According to new research from McMaster University to be presented at the Heart Rhythm Society (HRS) in San Francisco this week, a commonly performed test conducted during certain types of cardiac surgery does not provide any assistance and may even be potentially harmful.
The test in question is Defibrillator Testing (DT), conducted on patients who require implantable cardioverter-defibrillators (ICDs) in order to prevent sudden cardiac death. The procedure consists of placing the patient into cardiac arrest, with the aim of determining whether the defibrillator can recognise this and succeed in shocking the heart back into a normal rhythm. This is performed by placing the patient under general anesthesia. There is a risk of complications which, though uncommon, can possibly turn life-threatening.
Lead author Jeff Healey, who is associate professor of medicine in the Michael G. DeGroote School of Medicine at McMaster University explained that, as is the case with a number of issues in medicine, technology and knowledge do evolve and grow. He believed that the team has successfully presented evidence that the DT procedure, which has been conducted close to 30 years, is no longer relevant or required.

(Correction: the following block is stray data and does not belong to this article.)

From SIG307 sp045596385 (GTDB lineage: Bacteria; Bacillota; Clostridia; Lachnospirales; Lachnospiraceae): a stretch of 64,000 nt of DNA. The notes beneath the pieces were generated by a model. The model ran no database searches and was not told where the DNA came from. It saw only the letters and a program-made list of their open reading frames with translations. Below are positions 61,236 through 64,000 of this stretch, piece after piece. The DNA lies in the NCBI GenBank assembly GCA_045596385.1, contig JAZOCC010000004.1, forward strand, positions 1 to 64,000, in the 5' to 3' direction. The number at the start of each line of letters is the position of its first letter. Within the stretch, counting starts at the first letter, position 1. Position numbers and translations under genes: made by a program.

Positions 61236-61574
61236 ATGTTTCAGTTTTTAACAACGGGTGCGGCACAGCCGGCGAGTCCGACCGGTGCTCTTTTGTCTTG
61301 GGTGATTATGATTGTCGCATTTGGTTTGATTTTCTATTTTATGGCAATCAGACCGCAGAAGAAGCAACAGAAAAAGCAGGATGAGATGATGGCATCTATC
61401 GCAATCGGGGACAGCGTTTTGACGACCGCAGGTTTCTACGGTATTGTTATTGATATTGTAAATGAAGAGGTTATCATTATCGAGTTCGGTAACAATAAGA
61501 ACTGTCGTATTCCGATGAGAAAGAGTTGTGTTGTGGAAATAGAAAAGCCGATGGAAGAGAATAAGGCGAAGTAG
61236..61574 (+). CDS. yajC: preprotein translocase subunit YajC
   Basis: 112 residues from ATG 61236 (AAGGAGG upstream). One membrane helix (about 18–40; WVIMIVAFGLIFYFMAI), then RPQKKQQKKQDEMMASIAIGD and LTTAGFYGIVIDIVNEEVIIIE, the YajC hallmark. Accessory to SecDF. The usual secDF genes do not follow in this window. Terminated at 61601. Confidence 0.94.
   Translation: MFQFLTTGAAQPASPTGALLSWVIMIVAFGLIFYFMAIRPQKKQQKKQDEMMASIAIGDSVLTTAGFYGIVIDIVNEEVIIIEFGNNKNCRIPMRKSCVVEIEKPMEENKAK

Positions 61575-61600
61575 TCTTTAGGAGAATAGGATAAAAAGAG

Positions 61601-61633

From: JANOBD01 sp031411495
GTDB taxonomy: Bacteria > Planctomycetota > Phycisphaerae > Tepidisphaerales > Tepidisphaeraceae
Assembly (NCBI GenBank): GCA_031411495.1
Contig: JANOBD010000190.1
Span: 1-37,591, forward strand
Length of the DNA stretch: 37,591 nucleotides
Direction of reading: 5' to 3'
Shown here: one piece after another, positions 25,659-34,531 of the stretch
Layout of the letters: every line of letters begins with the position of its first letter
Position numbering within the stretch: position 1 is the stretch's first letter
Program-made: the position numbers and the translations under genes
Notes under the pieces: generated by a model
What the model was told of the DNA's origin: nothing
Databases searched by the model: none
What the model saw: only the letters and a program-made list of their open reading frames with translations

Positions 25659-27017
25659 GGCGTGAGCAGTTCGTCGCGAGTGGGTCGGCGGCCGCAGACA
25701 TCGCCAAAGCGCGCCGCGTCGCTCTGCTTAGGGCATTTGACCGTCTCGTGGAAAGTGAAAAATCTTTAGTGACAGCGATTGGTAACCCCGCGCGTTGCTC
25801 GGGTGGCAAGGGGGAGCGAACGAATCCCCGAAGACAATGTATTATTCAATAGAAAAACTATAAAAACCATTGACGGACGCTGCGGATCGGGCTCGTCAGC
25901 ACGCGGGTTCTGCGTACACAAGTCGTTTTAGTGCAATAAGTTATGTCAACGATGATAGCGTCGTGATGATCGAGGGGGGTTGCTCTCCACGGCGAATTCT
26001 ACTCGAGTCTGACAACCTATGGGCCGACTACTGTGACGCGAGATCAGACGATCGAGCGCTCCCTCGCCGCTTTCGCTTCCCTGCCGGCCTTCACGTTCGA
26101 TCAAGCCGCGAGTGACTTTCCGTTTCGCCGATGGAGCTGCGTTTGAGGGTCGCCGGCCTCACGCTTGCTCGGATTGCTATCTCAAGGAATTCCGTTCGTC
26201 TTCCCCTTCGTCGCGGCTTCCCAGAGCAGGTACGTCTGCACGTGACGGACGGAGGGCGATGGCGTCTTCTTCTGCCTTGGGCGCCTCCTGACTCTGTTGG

Healey went on to say that no longer performing this test would allow the physicians to save copious amount of time, money and most significantly, eliminate the risk of exposing the patients who are receiving an ICD to potentially serious complications.
The ICD resembles a pacemaker in that is is a small battery-powered electrical impulse generator meant as a permanent safeguard against sudden arrhythmias. Roughly 300,000 patients globally receive an ICD each year, with close to 70 per cent of them undergoing the routineDT.
Concluding, Healey stated that all around the world, the past ten years had seen an important change in practice towards implanting the ICD without prior test. This had been done without the scientific clear and robust evidence now available to support this change in practice.
Healey initiated a randomised trial, entitled the “Shockless IMPLant Evaluation (SIMPLE)” study in his aim to test the DT. Involving 2,500 patients worldwide, this is the largest randomised clinical trial of ICD recipients to date.
By comparing standard DT in patients to those who do not have the testing performed, the findings revealed that study participants who received ICDs without DT did as well as those who underwent the standard testing.
14 May 2014